The Pleasant Embrace of Fear

The good doctor is back at Quadrant with another interesting philosophical essay about the Chinese coronavirus and its possible economic, social, and cultural ramifications. This is an alluring read to kick off the weekend and we also have the weekly Dalrymple Takimag column hitting the presses tomorrow.

If taken seriously, not only offices, but millions of journeys to offices, would become unnecessary, pollution would decline and leisure time would increase. This latter would be a disaster, since most people do not know what to do with themselves as it is. It is for this reason that work is not arranged as efficiently as possible, but its productive aspect is diluted by myriad unnecessary tasks—unnecessary, that is, from the narrow point of view of production. Except in the factories of the East, where production is all, a great deal of work is designed to keep us occupied while we produce nothing. It ameliorates boredom and prevents the bad behaviour in which boredom results.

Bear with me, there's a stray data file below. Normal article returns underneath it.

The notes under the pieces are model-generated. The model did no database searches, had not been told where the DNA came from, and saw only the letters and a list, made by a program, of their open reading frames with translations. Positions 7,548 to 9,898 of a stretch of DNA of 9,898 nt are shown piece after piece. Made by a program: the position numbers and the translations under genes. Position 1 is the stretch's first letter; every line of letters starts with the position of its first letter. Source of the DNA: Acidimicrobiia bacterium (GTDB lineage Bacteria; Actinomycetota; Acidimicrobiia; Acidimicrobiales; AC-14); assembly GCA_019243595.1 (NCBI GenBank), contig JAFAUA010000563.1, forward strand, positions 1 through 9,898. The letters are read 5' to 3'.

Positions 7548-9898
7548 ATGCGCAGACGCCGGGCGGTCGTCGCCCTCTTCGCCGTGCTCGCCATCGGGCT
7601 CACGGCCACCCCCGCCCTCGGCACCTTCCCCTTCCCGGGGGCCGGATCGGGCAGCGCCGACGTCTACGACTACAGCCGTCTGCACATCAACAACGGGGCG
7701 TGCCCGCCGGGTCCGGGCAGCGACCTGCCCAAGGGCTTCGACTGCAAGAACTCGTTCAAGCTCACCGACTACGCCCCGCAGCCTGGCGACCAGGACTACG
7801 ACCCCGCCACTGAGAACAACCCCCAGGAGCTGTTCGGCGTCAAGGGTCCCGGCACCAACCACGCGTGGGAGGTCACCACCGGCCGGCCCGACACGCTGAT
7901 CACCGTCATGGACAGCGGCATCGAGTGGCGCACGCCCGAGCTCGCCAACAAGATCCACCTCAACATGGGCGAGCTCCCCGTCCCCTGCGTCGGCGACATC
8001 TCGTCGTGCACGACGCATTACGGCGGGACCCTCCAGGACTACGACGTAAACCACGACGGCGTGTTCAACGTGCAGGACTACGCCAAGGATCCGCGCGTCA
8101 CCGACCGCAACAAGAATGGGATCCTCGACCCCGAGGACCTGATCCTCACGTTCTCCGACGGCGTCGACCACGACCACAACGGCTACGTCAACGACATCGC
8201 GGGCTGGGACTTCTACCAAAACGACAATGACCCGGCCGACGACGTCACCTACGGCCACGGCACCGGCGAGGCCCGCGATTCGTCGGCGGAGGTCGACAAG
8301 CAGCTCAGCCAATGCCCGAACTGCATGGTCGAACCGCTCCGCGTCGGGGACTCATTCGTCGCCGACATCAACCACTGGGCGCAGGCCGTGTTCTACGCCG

One thought on “The Pleasant Embrace of Fear

  1. Rebekah Valerius

    “It is for this reason that work is not arranged as efficiently as possible, but its productive aspect is diluted by myriad unnecessary tasks—unnecessary, that is, from the narrow point of view of production. Except in the factories of the East, where production is all…”

    Ah, such a curmudgeon! 🙂 My cranky father says the same.

    Then, I do my daughterly duty and remind him that we are not machines and it is wonderful that we are not treated as such (as they are in the East). Yes, much is unnecessary from the narrow standpoint of a mechanistic perspective, but it might be more than necessary from the immensely broad vistas of human flourishing. Indeed, it might be indispensable!

    My father only smiles in response. In my opinion, his crankiness, though quite unproductive in itself, is tremendously necessary for his flourishing. And it gives me something to do in countering it, relieving my boredom. 😉

    Like Dalrymple, I’ve been a little too obsessed with the statistics, and, like him, I agree that until the dust settles, whenever that may be, we most likely will not know if this has been a massive overreaction or gross underreaction. I tend to the former belief, too, and I am not a curmudgeon, I’ll have you know!

    Reply

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